after Christa Wolf, music Michael Jarrell

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The 2015 archive

Fanny Ardant

Genève / Created in 2015

Cassandre © Christophe Raynaud de Lage


“With this story I go to my death.” Cassandra of Troy knows what's coming. Defeated by fate, she has but an hour left to live. She knows that Apollo's curse will prevent her from being heard. She's learnt that words die, too. No matter, she will keep talking. But she will not try to convince men of the despair that awaits them anymore. The time for predictions is past. So she tells her own story, with absolute freedom, hiding nothing of the pain she suffered as a child, as a lover, as a prisoner, as a woman. She doesn't want to become a heroine. To say no is the only refuge she has left. For a long time Michael Jarrell has tried to adapt this novel by Christa Wolf, which retells Cassandra's myth and challenges the triumphant vision of Homer the Greek. It didn't work as an opera: “There's no reason left to sing,” he thought. The composer instead decided to call on Schönberg's idea to say, act, and sing all at once, and challenges Cassandra's suspended present by multiplying musical temporalities, by adding instrumental and electronic textures one on top of the other. A score Fanny Ardant makes hers while at once surrendering herself and resisting. Because for director Hervé Loichemol, rejecting deception doesn't make Cassandra free, but rather gives her the opportunity to conquer her freedom. A state that, here, can only lead to war.

Michael Jarrell studied visual art before dedicating himself to music, training with Swiss composers Éric Gaudibert, whose work is notable for its electronic influences, and Klaus Huber, for whom music is a form of societal reflection. From 1986 to 1989, he worked at the Cité des Arts, at the Ircam, and at the Villa Médicis. Composer-in-residence for the Orchestre de Lyon (1991-1993) and for the Festival de Lucerne (1996), the 2000 edition of Musica Nova Helsinki is entirely dedicated to his work.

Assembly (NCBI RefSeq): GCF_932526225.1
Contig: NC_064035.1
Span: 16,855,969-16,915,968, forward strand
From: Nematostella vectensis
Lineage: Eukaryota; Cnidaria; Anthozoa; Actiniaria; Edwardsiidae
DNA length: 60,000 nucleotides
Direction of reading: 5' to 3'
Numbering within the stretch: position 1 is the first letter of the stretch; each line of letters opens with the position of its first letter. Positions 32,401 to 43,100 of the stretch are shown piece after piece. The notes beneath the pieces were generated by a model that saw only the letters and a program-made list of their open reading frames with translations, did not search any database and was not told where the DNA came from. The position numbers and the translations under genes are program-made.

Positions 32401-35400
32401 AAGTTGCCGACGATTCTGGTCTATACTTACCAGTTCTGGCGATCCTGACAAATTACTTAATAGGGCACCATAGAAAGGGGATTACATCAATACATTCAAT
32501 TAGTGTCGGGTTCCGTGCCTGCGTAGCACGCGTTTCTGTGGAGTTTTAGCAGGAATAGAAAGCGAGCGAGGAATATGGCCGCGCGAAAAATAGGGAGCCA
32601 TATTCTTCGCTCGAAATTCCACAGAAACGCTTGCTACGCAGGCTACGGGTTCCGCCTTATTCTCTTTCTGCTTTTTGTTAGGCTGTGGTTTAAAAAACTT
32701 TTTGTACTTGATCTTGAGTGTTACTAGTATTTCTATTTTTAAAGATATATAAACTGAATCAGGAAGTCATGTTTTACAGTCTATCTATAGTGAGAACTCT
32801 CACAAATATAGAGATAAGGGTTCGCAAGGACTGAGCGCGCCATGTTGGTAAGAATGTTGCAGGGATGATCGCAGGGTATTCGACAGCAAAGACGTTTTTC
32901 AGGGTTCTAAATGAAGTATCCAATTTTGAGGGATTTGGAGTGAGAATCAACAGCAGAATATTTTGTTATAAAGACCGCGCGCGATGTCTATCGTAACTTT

In 2001, after the commission of a piano concerto by the Salzburg Festival, he is made Chevalier of the Order of Arts and Letters, the final distinction in a career that saw him receive numerous awards.After teaching in Vienna, he is appointed professor of composition at the Geneva University of Music in 2004. Inspired by the post-serialist breakthroughs of the 1950s and by Giacometti and Edgar Varèse, his conception of musical time uses recurrence to play with tone on the organisation of the score. Cassandra, which adds electronic sounds to a traditional orchestra to widen the field of music and of the dramaturgy, is a major work in his repertoire.

The current director of the Comédie de Genève, Hervé Loichemol began his career in Besançon, before joining the TNS in 1972. His encounter with Jean Jourdheuil led him to direct a large number of German-speaking playwrights, such as Lessing, Büchner, Kleist, Brecht, and above all Müller, whose work he directed in Sarajevo when he went there along with Swiss personalities to shine a light on the horrors of war in Bosnia and Herzegovina. A specialist of the 18th century, his theatre of philosophical action is marked by a deep political reflection.


Text Christa Wolf
Music Michael Jarrell
Direction Hervé Loichemol
Musical direction Jean Deroyer
Scenography and lights Seth Tillett
Costumes Nicole Rauscher

With Fanny Ardant
And the musicians of the Namascae Lemanic Modern Ensemble: Marion Allain, Jean-Philippe Cochenet, Armelle Cordonnier, Jean-Marc Daviet, Pierre Fatus, Lucas Genas, Saya Hashino, Julien Lapeyre, Amandine Lecras, Luca Mariani, Nicolas Nageotte, Patrick Oriol, Jean-Marie Paraire, Madoka Sakitsu, Sylvain Tolck, Nicolas Vandewalle, Alessandro Viotti, Théotime Voisin


Production Comédie de Genève
Coproduction Namascae Lemanic Modern Ensemble, Compagnie FOR
With the support of Pro Helvetia, Fondation suisse pour la culture

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